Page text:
It has been a personal belief of mine that no two people are perfectly suited for each other only. In other words, there isn’t this “one perfect person somewhere out there in the universe” that you have to find. Rather, by learning skills, developing tools, and ‘doing the right things,’ couples can have a satisfying relationship. This belief is also the theory in the research of many marriage and relationship experts. Why then, do some couples learn these abilities and skills, and others just can’t put them into practice, or they resist doing them?
The answer appears to be TRUST.
In “The Science of Trust” author and researcher John Gottman found that couples in difficult relationships complained that their partner couldn’t be depended on to be there for them when they were needed. They had too many emotional injuries or betrayals of trust. The relationship wasn’t safe. There was not security, openness, or an ability to be vulnerable with each other.
The central missing ingredient in distressed couples is the ability to build and maintain trust
What does trust sound like?
- Can I count on you? (to help with the kids, decisions on finances, household, etc.)
- Do you have my back?
- Will you be faithful to me?
- Do you do what you say you will do?
- Will you be there for me when I go through a hard time?
- Can we count on each other to create an emotionally safe relationship?
- Do you choose me over your family, friends, and colleagues?
In a trusting relationship, we believe it is ‘a given’ that our best interests are our partner’s deepest hopes and desires. Not that they are going to be completely selfless of course, but that what is important to us is also important to them. They care about what we care about and what is important and meaningful to us. How then do we build trust in our relationships?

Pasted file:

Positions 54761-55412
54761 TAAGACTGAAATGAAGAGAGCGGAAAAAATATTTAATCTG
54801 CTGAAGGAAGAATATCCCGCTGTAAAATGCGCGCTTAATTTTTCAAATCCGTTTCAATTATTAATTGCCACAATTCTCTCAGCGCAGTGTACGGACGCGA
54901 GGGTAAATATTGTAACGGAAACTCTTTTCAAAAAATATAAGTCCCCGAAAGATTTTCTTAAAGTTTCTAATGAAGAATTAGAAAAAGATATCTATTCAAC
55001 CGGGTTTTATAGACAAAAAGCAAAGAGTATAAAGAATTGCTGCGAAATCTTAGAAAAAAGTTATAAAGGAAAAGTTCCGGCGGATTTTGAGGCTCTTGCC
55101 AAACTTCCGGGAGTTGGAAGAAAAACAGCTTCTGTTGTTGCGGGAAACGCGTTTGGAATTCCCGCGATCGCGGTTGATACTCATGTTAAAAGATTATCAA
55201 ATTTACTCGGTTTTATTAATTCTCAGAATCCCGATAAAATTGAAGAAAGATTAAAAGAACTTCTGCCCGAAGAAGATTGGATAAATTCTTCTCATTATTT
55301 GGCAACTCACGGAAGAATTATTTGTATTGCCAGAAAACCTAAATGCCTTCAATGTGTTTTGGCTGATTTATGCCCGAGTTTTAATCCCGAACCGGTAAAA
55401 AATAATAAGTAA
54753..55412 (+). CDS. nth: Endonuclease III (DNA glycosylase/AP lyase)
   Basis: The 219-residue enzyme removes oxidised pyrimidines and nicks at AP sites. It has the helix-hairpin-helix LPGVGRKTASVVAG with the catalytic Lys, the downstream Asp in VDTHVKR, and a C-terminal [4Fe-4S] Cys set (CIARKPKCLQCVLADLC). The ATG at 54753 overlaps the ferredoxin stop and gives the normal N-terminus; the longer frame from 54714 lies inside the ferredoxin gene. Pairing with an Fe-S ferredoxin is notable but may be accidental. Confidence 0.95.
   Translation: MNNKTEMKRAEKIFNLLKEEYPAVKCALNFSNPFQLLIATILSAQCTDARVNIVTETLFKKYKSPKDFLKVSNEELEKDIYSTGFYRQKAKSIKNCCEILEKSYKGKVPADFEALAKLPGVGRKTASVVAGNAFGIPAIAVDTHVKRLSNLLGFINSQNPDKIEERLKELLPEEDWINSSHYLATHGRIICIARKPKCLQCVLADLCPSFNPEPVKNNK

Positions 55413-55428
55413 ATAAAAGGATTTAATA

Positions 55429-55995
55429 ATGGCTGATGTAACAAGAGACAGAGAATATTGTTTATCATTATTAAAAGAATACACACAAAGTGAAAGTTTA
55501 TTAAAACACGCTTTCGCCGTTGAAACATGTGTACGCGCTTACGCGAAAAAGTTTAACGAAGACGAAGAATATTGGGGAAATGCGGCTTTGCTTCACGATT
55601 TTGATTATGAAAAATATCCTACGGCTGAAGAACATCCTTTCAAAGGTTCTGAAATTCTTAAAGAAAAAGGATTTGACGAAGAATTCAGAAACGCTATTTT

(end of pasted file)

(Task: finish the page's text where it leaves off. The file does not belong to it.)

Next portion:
How Trust is Built and Maintained
Consistently show and express acceptance of one another.
In relationships of trust, there is mutual respect and enjoyment of each other. Couples learn and keep building knowledge of each other’s likes and dislikes, personality quirks, hopes, and dreams. They hold each other in high regard and express fondness not just in big ways, but in small ways day in and day out. They accept each other’s influence. Take their partner’s opinions and feelings into account in mutual decision making. There is an acceptance that relational problems will happen in any relationship and they learn to accept them. Behavior changes in a relationship are NOT as important as feeling accepted for who they are.
Exhibit deep friendship.
Friends spend time together intentionally and consistently. Often they talk and help each other with stresses and concerns. They perpetually work to make things better all the time. Then they learn to live with problems and manage them in order to minimize them. There are no perfect relationships. We learn to accept our friends as they are. We show gratitude for what they offer us in the relationship, and accept their limitations.
Really? Not fighting means we don’t treat each other as enemies when there is conflict. We do not tear them down, name call, or treat them with disrespect or contempt. There will always be conflict. But we do not have to be harsh, hurt our partner, or inflict damage on the relationship. Great couples learn to pre-empt negativity and repair and de-escalate when a conflict conversation begins to go negative or escalate. They approach conflict gently and with great thought and purpose. They dialogue and stay positive in both their words and in their thoughts of their partner when in conflict. Escalation is part of a process of REJECTING your partner’s influence. It shuts your partner down in a conversation. Rather you should seek common ground for agreement and yield where you can.
Awareness and intentionality is a must in the quest for emotional presence.
If we are going to be there for our partners, we must be emotionally intelligent. One of the hardest things for couples is often their inability to tolerate difficult or negative emotions. We are all easily troubled and sometimes hurt in this life. We experience difficult circumstances and have challenging encounters with others at work, school, and at home. Whatever the circumstance, HOW you talk will always be more important than WHAT you talk about! Starting by attending to emotions will keep most conversations from going badly. Rarely is the task we are trying to accomplish more important than the person we are in relationship with.
Trust doesn’t happen once and for all in a relationship. It is built and maintained. Keep at it. Don’t give up. The process of building trust in a relationship comes by intentionality, awareness, and a whole lot of patience.